2 – The Paleo pallium or intermediate (old mammalian) brain, comprising the structures of the limbic system. It corresponds to the brain of the inferiormammals.
3 – The neo pallium, also known as the superior or rational (new mammalian) brain, comprises almost the whole of the hemispheres (made up of a more recent type of cortex, called neocortex) and some subcortical neuronal groups. It corresponds to the brain of the superior mammals, thus including the primates and, consequently, the human species.

These three cerebral layers appeared, one after the other, during the development of the embryo and the foetus (ontogenesis), recapitulating, chronologically, the evolution of animal species (phylogenesis), from the lizards up to the Homo-sapiens”.

According to Maclean, they are three biological computers, which, although interconnected, retained, each one, “their peculiar types of intelligence, subjectivity, the sense of time and space, memory, mobility and other less specific functions.

In 1878, the French neurologist Paul Broca called attention to the fact that, on the medial surface of the mammalian brain, right underneath the cortex, there exists an area containing several nuclei of grey matter (neurons) which he denominated limbic lobe (from the Latin word “limbus” that implies the idea of a circle, ring, surrounding, etc.), since it forms a kind of border around the brain stem.

The three characters in the icon, namely the snake, the horse, and the man (Saint George) represent, respectively the three anatomical classification of what is mentioned above and that show a continuum of traits such as diabolic, savage, humane and divine which can be seen latent in every human. St. George here, in a sense, is seen trying to subdue and tame the dragon by using the horse and he might have used the dragon to fight enemies of external temptations. Thus, the spiritual man is able to command both the limbic and reptilian instincts and to sublimate and use their God given gifts without being dominated by them. The horse and dragon are internal conflicts. St. George on the top of both dragon and horse here is indicative of the human potential in overcoming the internal conflicts that one has to face in one’s life. The victory of sanity over insanity. Dragon, the one in reference, is seen trying to devour a virgin woman. This betokens of the sexual urge in every man in wooing a woman. Precisely, the dragon here symbolizes the surge seen commonly in men who run after women with the aim of seducing the weaker sex (womanizing).

The life of a reptile is still in the preliminary stage of evolution whose basic instinct is to eat and to mate. It has an excessive craving for food and an exceeding sexual drive at this stage for its survival and procreation. In reptiles, according to the scholars of medicine, the primitive brain is so strong that it determines its character and is responsible for its self-preservation. It is there that the mechanisms of aggression and repetitive behaviors are developed. It is there that occur the instinctive reactions of the so-called reflex arcs and the commands which allow some involuntary actions and the control of certain visceral functions (cardiac, pulmonary, intestinal, etc.), indispensable to the preservation of life. The development of the olfactory bulbs and their connections made possible an accurate analysis of olfactory stimuli and the improvement of answers oriented by odors, such as approach, attack, flight and mating. Throughout evolution, some of these reptilian functions were lost or minimized (in humans, the amygdala and the entorhinal cortex are the only limbic structures that connect with the olfactory system). It is also in the R-complex that started the first manifestations of the phenomena of ritualism, by means of which the animal tries to define its hierarchic position inside the group and to establish its own space in the ecological niche.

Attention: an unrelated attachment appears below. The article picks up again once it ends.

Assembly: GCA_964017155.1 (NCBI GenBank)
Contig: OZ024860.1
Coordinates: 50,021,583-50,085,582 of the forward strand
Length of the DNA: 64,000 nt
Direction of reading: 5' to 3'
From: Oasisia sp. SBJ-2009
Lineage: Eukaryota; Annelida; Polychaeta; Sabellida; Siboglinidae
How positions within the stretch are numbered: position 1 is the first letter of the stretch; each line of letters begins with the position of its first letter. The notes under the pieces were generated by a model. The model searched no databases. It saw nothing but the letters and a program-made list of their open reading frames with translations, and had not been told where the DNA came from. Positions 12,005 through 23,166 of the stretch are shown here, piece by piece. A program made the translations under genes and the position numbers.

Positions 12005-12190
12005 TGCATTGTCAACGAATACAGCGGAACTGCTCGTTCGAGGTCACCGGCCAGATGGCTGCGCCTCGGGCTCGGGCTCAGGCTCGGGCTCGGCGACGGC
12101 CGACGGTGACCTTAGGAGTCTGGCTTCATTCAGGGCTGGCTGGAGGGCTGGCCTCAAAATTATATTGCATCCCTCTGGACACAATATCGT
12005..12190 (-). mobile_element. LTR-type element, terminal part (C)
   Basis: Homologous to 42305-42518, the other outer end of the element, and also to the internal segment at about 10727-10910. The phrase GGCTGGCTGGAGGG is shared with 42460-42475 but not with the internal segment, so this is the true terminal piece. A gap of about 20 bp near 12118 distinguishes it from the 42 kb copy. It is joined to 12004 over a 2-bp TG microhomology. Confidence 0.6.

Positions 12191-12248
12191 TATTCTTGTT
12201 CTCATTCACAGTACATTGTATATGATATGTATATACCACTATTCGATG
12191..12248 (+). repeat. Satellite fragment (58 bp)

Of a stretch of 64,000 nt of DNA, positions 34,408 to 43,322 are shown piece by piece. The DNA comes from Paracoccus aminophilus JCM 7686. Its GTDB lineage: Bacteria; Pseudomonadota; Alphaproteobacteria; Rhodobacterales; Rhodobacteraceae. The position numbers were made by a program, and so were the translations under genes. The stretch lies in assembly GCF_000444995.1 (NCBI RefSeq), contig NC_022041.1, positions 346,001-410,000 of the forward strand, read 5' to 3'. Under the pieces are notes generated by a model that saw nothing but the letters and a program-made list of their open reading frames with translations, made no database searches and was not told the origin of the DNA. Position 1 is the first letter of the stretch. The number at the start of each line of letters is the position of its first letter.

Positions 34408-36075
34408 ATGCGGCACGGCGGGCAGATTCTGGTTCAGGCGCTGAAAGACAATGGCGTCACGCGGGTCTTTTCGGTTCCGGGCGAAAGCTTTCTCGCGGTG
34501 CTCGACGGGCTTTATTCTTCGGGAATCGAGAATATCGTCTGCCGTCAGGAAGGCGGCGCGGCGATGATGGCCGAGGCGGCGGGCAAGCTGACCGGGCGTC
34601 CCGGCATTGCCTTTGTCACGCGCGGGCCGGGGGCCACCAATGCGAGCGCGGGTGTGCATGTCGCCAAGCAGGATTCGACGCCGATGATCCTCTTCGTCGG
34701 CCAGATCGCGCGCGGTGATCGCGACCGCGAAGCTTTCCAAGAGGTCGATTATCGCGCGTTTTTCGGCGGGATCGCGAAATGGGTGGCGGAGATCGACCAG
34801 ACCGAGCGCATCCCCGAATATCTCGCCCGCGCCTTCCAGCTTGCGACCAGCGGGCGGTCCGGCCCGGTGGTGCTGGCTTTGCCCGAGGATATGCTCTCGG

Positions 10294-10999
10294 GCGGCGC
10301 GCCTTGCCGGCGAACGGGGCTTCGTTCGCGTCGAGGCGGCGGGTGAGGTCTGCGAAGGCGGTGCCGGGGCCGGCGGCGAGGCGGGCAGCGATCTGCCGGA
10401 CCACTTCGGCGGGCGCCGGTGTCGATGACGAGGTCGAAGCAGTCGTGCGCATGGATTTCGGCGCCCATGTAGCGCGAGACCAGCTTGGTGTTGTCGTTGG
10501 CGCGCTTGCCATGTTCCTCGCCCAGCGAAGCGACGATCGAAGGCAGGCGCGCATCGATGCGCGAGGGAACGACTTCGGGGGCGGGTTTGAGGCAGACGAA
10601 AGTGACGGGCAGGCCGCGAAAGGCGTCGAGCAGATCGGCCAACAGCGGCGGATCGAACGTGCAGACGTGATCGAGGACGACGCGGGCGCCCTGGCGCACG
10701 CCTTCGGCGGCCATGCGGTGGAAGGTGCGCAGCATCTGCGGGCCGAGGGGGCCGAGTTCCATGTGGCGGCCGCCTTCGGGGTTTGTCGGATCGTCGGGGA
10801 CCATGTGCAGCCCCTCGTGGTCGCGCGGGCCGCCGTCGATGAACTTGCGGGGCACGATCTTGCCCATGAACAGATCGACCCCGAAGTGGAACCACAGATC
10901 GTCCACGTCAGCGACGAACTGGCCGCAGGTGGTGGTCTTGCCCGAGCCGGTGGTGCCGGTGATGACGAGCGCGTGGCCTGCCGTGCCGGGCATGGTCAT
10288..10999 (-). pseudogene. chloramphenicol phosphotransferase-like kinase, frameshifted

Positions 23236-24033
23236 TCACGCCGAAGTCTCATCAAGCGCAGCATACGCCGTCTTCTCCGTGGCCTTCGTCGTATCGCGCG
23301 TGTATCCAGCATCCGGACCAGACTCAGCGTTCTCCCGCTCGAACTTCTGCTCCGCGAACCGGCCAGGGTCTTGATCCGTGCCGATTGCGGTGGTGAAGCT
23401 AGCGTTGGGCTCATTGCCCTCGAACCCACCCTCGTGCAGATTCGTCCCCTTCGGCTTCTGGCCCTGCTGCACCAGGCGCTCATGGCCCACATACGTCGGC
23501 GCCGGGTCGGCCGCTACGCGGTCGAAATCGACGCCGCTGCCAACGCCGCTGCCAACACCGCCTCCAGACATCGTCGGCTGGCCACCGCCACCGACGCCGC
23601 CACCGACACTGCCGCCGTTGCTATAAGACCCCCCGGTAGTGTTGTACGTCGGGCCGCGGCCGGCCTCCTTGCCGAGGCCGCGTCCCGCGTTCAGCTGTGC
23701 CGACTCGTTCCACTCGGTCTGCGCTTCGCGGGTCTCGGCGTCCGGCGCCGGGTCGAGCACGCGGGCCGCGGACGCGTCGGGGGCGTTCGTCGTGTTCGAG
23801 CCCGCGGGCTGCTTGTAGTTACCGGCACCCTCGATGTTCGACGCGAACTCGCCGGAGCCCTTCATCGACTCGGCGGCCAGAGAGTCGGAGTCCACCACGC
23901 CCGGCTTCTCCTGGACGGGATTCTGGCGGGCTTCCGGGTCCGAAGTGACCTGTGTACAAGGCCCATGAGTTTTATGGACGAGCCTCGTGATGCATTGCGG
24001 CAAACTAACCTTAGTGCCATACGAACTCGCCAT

When this reptilian nature is predominant in us, we are prone to sin leading our life to anarchy and evil.Today’s world is mad after sexual promiscuity (voluptuary) and gluttony (over eating and that too for the sake of satiating one’s palatal taste) which invite many a disease and the rate of immorality, morbidity, and mortality is alarmingly increasing.Like water dragon, the new generation has now become more or less omnivorous consuming junk food with gusto and immensely rapacious in eating anything and everything available on earth, or rather inclined to orgies.

Over the period, man, the so called crown of creation, has learnt to misuse and abuse his innate potential of sexuality. Sex ought to be expressed within the wedlock of marriage and sex outside the wedlock is supposed be suppressed or repressed. The epicurean lifestyle (living exclusively for eating, drinking and merry-making) seen in the modern society is the result of the triggering off of the primitive brain. When the primitive brain is prominent in a person, criminal traits like aggressiveness and selfishness will be all the more rampant and it is such a person who expresses the erotic love.